Detailed Look at Ice Loss Following Antarctic Ice Shelf Collapse

Researchers from America and Europe have combined to provide the clearest account yet of how much glacial ice flows into the sea following the collapse of an Antarctic ice shelf.


The Larsen B ice shelf began disintegrating around Jan. 31, 2002. Its eventual collapse into the Weddell Sea remains the largest in a series of Larsen ice shelf losses in recent decades, and a team of international scientists has now documented the continued glacier ice loss in the years following the dramatic event. NASA’s MODerate Imaging Spectroradiometer (MODIS) captured this image on Feb. 17, 2002.

The research combines data from NASA and the French space agency CNES, along with measurements collected during aircraft missions, and details recent ice losses while promising to sharpen future predictions of further ice loss and sea level rise. The study was published online July 25 in the Journal of Glaciology.


“Not only do you get an initial loss of glacial ice when adjacent ice shelves collapse, but you get continued ice losses for many years — even decades — to come,” says Christopher Shuman, lead author of the study and a researcher at UMBC’s Joint Center for Earth Systems Technology (JCET) at NASA’s Goddard Space Flight Center, Greenbelt. “This further demonstrates how important ice shelves are to Antarctic glaciers.”

Previous research showed that the collapse of several Antarctic ice shelves – long tongues of ice which are fed by a glacier and extend into the sea off the main land mass – increased the acceleration of the glaciers that fed into them, thereby losing not only the ice shelf, but speed the loss of the glacier itself.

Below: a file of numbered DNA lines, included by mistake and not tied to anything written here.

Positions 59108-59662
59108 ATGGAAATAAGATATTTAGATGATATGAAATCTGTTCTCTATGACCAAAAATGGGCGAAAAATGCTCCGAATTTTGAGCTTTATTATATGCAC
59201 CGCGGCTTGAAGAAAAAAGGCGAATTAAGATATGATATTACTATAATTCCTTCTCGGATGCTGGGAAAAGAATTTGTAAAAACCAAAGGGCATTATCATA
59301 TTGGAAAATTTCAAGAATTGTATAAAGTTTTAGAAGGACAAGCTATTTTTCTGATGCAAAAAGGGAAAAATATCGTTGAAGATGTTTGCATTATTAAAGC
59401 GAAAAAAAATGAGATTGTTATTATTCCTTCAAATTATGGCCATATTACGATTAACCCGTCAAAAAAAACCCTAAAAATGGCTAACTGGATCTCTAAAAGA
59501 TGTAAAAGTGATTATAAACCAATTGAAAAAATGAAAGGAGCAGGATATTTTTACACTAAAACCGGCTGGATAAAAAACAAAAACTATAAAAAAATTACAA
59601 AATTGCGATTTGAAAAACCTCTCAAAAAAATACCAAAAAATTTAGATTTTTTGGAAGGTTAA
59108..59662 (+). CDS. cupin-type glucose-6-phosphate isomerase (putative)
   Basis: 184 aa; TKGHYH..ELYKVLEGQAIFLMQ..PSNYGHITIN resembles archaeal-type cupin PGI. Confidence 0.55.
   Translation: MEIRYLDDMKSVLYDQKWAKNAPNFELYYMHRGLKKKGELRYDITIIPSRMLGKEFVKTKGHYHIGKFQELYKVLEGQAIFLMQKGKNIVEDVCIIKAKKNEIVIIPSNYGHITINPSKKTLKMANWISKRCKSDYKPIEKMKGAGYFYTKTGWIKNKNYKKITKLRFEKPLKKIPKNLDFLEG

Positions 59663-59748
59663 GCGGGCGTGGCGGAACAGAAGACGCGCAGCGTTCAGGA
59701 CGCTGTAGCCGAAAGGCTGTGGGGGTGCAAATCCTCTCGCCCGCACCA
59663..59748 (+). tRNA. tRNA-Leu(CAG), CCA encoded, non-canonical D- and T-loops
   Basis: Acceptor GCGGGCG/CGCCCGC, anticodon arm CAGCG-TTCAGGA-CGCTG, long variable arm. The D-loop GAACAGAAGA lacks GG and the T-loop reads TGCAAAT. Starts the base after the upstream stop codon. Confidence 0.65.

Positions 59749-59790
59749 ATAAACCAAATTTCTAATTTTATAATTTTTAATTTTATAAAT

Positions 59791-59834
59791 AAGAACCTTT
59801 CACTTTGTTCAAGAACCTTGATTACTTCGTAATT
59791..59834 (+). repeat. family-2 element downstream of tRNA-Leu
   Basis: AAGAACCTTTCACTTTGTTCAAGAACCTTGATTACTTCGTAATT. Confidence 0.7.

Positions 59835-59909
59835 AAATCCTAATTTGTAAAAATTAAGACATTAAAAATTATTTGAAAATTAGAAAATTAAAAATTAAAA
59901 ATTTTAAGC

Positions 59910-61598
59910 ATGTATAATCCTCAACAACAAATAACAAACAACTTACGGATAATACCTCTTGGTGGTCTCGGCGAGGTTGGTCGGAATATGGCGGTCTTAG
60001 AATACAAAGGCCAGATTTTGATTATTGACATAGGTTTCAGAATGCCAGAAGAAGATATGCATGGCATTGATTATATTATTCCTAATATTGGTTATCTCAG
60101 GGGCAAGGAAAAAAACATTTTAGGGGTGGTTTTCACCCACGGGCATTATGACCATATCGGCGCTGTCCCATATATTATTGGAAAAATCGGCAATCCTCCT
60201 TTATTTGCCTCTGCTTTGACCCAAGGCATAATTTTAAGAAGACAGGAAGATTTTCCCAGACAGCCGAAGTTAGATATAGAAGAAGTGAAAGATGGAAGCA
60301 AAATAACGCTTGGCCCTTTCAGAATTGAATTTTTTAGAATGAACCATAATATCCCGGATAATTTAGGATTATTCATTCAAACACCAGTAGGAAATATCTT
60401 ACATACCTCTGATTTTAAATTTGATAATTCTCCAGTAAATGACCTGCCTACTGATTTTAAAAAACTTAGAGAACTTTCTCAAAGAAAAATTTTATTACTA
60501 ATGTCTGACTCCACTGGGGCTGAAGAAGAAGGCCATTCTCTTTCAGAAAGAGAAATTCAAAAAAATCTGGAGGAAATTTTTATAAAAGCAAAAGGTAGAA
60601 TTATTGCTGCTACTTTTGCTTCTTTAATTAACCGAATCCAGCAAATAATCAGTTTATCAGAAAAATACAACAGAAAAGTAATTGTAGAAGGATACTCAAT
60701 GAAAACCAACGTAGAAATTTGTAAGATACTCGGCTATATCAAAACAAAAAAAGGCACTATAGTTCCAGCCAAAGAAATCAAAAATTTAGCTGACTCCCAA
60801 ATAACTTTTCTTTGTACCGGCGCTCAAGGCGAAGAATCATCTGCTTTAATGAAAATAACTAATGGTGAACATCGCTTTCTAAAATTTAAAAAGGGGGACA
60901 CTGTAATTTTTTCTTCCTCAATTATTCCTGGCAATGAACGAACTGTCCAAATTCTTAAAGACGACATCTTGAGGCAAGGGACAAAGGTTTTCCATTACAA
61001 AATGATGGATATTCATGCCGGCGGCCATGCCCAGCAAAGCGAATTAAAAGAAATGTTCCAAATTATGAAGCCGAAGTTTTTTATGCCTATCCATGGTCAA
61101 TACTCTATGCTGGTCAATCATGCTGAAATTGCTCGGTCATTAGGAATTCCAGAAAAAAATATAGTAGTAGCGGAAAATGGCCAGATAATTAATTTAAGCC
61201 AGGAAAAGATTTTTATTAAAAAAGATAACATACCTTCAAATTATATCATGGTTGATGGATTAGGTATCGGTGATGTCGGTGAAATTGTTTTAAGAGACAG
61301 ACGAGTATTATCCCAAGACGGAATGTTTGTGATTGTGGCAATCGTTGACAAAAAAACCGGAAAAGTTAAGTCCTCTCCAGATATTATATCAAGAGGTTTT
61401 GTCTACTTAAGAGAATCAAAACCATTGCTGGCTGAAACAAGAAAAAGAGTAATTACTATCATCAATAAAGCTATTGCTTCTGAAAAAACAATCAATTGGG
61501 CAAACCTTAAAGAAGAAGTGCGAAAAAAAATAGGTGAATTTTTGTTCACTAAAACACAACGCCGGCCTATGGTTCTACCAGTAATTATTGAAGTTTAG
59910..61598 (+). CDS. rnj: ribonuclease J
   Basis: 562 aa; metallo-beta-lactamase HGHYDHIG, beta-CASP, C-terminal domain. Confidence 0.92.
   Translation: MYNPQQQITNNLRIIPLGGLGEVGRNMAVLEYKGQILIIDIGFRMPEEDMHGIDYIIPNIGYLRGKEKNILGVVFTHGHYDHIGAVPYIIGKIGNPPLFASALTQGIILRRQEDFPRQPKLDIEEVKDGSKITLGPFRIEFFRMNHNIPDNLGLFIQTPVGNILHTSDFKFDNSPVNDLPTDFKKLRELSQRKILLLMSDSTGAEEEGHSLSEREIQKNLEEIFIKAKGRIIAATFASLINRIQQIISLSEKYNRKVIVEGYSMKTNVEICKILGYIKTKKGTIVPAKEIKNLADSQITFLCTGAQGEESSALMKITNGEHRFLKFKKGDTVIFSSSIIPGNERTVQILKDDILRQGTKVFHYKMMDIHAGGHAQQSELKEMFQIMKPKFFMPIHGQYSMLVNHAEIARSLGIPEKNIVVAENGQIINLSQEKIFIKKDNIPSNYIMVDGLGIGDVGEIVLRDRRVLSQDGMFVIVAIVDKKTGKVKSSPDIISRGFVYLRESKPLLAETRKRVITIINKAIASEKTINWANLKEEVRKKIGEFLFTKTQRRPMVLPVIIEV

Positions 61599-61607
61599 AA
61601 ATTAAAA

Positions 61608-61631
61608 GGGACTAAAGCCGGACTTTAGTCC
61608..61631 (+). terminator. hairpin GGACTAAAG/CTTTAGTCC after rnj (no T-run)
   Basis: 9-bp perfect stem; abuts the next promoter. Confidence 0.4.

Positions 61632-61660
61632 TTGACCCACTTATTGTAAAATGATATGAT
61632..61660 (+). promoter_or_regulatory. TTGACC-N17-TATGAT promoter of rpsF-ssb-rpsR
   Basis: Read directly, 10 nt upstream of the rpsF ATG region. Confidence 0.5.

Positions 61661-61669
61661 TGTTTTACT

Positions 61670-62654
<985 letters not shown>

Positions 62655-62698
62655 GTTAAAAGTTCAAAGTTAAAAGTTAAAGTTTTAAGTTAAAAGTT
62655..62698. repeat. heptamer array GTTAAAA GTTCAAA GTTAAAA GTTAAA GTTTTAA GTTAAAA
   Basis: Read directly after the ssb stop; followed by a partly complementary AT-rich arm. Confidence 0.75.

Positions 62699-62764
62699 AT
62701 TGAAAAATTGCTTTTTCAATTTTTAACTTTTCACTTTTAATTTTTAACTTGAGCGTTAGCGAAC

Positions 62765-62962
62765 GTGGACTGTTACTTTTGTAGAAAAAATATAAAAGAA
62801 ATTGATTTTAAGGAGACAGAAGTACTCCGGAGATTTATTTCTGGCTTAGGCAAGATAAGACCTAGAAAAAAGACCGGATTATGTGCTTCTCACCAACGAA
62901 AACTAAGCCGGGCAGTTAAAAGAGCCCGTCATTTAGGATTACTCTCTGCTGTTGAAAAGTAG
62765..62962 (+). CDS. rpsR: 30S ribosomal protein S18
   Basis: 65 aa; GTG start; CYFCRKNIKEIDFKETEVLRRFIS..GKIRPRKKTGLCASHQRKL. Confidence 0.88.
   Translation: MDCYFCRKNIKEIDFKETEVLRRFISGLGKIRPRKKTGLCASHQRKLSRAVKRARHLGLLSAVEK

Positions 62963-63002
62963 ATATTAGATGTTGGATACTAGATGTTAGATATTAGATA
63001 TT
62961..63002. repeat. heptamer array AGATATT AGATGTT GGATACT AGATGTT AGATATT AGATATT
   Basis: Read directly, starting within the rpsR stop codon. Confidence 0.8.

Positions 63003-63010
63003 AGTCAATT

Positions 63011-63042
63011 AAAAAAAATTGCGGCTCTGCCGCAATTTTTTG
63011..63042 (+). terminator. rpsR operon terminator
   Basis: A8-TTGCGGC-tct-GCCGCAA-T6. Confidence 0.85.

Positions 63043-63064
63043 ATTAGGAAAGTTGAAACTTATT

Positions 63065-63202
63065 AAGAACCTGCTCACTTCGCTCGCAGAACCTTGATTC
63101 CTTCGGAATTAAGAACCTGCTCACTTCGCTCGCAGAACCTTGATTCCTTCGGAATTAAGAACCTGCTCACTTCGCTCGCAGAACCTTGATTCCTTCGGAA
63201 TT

The Landsat Image Mosaic of Antarctica (LIMA) provides this “flyover” view of the Larsen Ice Shelf’s long reach out into the Weddell Sea.

The researchers detailed ice loss maps from 2001 to 2009 for the main tributary glaciers of the Larsen A and B ice shelves, which collapsed in 1995 and 2002 respectively, and showed that the loss of ice took place at a rate of at least 11.2 gigatons (11.2 billion tons) per year from 2001 to 2006.


Their ongoing work shows a similar rate of ice loss. 2006 to 2010 averaged 10.2 gigatons (10.2 billion tons) per year.

In addition, the analysis revealed a rapid decrease in the elevation of some glaciers of more than 500 feet, “and it puts the total ice loss from 2001 to 2006 squarely between the widely varying and less certain estimates produced using an approach that relies on assumptions about a glacier’s mass budget.”

Source: NASA Goddard Space Flight Center
Image Credits: MODIS, NASA’s Earth Observatory and LIMA

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